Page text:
Center of mass
This presentation is the property of its rightful owner.
Sponsored Links
1 / 12

Center of Mass PowerPoint PPT Presentation


  • 55 Views
  • Uploaded on
  • Presentation posted in: General

Center of Mass. AP Physics C. Momentum of point masses.

Download Presentation

Center of Mass

An Image/Link below is provided (as is) to download presentation

Download Policy: Content on the Website is provided to you AS IS for your information and personal use and may not be sold / licensed / shared on other websites without getting consent from its author.While downloading, if for some reason you are not able to download a presentation, the publisher may have deleted the file from their server.


- - - - - - - - - - - - - - - - - - - - - - - - - - E N D - - - - - - - - - - - - - - - - - - - - - - - - - -

Presentation Transcript


Center of mass

Center of Mass

AP Physics C


Momentum of point masses

Momentum of point masses

Up to the point in the course we have treated everything as a single point in space no matter how much mass it has. We call this "Special point" the CENTER OF MASS. The CM is basically a coordinate which represents the average position of mass.

Consider an extended rigid body made up of 2 or more point masses, such as a dumb-bell. We want to treat this as a system, but we don't want to just assume that the CM is in the middle (even though we know it is).

The reason we are concerned here is because if this system were to move, how would you determine the momentum? Would you just assume ALL the mass was in the middle and treat it as a point?


Center of mass1

Center of Mass

Let's assume that the rod that holds the two masses together is very light and that its mass is negligible compared to the weighted ends.

To calculate the "X" position of the center of mass we would do the following, which looks like taking an average.

The formal equation to find the CENTER OF MASS! Keep in mind that you can also use

this for the Y and Z coordinate!


Example

Example

Consider the following masses and their coordinates which make up a "discrete mass" rigid body.

What are the coordinates for the center of mass of this system?


Example cont

Example cont’

-0.94

0.19

4.4


A continuous body

A continuous body?

What if you had a body that had a non-uniform mass distribution throughout its structure? Since for a rigid body we used SUMMATION, S, it only make sense that we would use INTEGRATION to sum all of the small individual masses thus allowing us to determine the center of mass of an object.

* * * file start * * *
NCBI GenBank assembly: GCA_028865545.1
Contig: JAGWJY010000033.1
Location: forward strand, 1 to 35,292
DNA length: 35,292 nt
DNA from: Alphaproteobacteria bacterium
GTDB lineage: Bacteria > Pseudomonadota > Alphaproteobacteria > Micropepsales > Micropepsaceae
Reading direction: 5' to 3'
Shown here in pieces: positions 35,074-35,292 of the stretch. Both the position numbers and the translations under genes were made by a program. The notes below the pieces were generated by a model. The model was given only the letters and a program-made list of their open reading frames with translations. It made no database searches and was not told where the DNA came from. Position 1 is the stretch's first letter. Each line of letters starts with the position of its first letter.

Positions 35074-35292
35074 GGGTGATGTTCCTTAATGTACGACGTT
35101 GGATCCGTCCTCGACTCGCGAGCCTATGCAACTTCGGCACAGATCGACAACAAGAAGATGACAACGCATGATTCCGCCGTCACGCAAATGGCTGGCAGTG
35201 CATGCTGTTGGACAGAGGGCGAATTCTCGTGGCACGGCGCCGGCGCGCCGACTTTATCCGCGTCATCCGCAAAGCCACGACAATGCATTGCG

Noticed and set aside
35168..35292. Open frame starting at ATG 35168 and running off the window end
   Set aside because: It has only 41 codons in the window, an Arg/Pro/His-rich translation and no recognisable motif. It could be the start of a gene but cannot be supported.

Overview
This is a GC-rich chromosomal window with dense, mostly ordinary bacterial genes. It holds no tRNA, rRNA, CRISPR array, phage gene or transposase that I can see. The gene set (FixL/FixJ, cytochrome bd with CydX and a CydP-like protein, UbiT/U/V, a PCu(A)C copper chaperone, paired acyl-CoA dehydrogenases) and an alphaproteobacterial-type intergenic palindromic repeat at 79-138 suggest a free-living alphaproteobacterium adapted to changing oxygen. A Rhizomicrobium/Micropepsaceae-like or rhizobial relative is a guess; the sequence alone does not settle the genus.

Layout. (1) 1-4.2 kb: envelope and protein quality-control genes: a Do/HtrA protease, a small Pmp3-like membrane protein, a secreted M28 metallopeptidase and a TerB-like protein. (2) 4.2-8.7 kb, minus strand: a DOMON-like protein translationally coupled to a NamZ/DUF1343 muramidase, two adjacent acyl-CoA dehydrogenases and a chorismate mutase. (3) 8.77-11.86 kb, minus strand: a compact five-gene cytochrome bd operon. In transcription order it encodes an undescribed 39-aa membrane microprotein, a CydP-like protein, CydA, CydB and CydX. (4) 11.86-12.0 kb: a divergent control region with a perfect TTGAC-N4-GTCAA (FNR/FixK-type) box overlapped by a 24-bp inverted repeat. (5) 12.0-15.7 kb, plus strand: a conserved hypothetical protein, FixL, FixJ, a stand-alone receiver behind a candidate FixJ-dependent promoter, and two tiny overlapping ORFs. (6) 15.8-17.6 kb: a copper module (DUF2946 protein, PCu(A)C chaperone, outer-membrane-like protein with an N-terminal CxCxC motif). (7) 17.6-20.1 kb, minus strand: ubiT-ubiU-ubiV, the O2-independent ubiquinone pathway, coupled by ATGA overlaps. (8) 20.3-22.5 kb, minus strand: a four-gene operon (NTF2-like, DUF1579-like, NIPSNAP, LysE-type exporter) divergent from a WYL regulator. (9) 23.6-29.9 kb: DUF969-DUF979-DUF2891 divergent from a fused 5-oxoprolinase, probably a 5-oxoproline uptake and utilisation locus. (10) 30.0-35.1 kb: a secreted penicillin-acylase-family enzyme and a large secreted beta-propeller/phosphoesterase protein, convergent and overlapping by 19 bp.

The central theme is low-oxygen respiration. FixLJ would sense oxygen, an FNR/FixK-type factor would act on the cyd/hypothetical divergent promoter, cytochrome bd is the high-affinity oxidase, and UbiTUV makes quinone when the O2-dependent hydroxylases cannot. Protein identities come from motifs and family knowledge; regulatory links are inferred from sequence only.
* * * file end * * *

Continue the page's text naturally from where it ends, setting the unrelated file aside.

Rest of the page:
Here is the SAME equation as before yet with the appropriate calculus symbols we need. The equation is the same for the y, and z positions.


Example1

Example

Consider a rectangular solid of width "a" , height "b" and thickness "t", and whose whole mass is M.

Determine the X coordinate for the center of mass

y

t

b

x

a

So to solve practical problems we need to define a set of spatial expressions

Volume Density

Linear Mass Density

Surface Area Density


Macro and micro

Macro and Micro

To be able to problems like this it is useful to look at the object MACROSCOPICALLY and MICROSCOPICALLY. The “micro” part makes sense as zooming in to sum small parts is a fundamental theme in calculus. In this particular situation, volume density will serve our needs,

dm=rdV

dV=bt(dx)

y

b

x

a

dx

x


Example cont1

Example Cont’

You can’t integrate “x” with respect to mass. But we do know an alternate expression for “dm”

a/2


Example2

Example

A 1-D thin uniform rod is aligned along the x-axis

between x = a & x = b. The total mass of the

ROD is M. Determine the X coordinate for the center of mass. We certainly can guess that the CM would be (a+b)/2, but let’s see if our method works.

y

L

a

b

x

dx

x


Example3

Example


Your turn

Your turn!

y

A uniform plate of mass M is situated on an x-y axis. Determine the x coordinate of its center of mass.

b

x

a


  • Login